- Minnesota Office of Enterprise Technology. Accessibility Standards and Accessibility Initiative (2009). "The goal of the Accessibility Standard is to improve the accessibility and usability of information technology products and services for all government end-users in the State of Minnesota. This standard is in response to the accessible technology bill that was signed into law on May 22, 2009, that requires the State to adopt Section 508 standards and Web Content Accessibility Guidelines 2.0 (WCAG 2.0) for developing and maintaining accessible statewide information and telecommunications technology systems and services."
- Minnesota Department of Administration. Minnesota STAR Program. "STAR's mission is to help all Minnesotans with disabilities gain access to and acquire the assistive technology they need to live, learn, work and play ... federally funded by the Rehabilitation Services Administration in accordance with the Assistive Technology Act of 1998, as amended (P.L. 108-364)." STAR provides device demonstrations, device loans, device exchanges, and assistive technology reutilization. Directory of Funding and Assistive Technology Resources in Minnesota - Seventh Edition (2008-2009).
- Minnesota State Council On Disability MSCOD) "is an agency that collaborates, advocates, advises and provides information to expand opportunities, increase the quality of life and empower all persons with disabilities. Services are provided to individuals with disabilities and their families, the Governor and Legislature, government and private agencies, employers and the general public." Services include review of disability issues, programs and policies; promote coordinated, collaborative, interagency efforts; provide information and referral regarding disability issues, services and policies; collect, conduct and make disability related research and statistics available; and advocate for policies and programs that promote the quality of life for people with disabilities. Recent report: Assistive technology in Minnesota: 2008 status report.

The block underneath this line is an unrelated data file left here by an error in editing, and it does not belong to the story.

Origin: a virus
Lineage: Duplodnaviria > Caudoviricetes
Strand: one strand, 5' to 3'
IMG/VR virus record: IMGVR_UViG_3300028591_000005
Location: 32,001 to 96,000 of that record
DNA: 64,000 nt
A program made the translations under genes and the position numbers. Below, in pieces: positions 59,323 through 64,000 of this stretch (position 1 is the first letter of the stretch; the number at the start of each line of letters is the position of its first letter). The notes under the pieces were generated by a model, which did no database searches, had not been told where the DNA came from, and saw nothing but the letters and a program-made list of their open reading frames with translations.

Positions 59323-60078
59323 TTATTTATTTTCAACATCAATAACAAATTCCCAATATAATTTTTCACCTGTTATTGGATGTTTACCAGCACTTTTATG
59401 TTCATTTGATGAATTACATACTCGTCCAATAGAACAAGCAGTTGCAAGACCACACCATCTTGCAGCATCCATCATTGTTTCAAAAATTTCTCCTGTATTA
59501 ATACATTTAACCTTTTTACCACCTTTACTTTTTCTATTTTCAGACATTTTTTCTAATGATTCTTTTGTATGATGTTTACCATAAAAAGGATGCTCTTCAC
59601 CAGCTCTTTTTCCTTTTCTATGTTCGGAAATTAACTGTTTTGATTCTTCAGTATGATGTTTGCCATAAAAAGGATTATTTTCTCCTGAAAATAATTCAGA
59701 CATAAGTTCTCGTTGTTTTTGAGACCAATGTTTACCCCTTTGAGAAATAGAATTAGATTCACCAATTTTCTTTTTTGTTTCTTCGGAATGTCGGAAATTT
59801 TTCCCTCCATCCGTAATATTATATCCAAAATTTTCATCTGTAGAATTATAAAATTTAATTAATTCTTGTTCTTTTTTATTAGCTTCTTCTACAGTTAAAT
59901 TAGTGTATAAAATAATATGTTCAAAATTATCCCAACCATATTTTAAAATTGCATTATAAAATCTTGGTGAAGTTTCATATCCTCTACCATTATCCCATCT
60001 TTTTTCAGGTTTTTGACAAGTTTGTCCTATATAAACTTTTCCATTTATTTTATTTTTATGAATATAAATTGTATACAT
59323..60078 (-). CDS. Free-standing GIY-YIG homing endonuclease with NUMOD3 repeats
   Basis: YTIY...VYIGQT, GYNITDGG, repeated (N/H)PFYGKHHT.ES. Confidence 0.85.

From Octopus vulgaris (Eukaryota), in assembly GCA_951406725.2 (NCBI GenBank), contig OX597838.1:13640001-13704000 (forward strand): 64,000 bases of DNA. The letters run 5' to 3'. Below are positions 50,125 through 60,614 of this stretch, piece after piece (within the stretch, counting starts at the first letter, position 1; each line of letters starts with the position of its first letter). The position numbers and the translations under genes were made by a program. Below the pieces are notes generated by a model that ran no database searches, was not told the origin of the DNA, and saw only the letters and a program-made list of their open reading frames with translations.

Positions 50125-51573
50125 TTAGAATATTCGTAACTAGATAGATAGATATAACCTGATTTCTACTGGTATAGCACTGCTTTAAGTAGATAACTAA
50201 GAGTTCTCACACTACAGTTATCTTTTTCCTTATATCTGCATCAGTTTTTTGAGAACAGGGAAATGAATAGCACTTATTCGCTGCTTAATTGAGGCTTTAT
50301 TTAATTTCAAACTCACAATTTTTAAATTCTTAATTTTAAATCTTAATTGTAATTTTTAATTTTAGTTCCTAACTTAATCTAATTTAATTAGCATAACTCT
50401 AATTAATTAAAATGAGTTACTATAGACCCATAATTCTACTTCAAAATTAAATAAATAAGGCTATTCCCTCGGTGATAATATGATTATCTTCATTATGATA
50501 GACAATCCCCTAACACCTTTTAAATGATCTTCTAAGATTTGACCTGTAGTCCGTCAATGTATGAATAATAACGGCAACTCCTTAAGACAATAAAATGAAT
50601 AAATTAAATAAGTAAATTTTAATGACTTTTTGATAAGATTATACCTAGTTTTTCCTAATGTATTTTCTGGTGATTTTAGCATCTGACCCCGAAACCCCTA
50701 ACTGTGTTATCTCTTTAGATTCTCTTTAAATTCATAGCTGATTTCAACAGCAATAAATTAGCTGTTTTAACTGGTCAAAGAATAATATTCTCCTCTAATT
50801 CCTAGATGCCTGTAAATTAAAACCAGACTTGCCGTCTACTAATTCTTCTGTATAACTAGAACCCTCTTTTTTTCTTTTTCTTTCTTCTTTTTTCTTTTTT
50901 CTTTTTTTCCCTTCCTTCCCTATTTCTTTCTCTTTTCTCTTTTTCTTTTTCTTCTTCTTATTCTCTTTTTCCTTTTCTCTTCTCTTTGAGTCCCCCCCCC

- PACER Center. "The mission of PACER Center (Parent Advocacy Coalition for Educational Rights) is to expand opportunities and enhance the quality of life of children and young adults with disabilities and their families. Founded in 1977, PACER is staffed primarily by parents of children with disabilities and works in coalition with 18 disability organizations." Its Simon Technology Center has a lending library of assistive technology. PACER Center provides information, workshops, webinars, and other resources such as Understanding Assistive Technology (YouTube, 2:32) and Understand Assistive Technology Loan Libraries (YouTube, 3:25).
- VSA Minnesota, The State Organization on Arts and Disability. "VSA Minnesota's mission is to create a community where people with disabilities can learn through, participate in and access the arts ... an affiliate of VSA in Washington D.C." Web access information.
- Infoeyes. "InfoEyes is a question and answer service for people with a visual impairment or other print limitation." Multi-state including Minnesota.
- Minnesota Historical Society. (Dec. 2010). Web Content Accessibility White Paper. "This white paper summarizes Internet accessibility standards and regulations that apply to state government entities, discusses the rationale for making improvements, and identifies resources that address ways to implement accessible web design."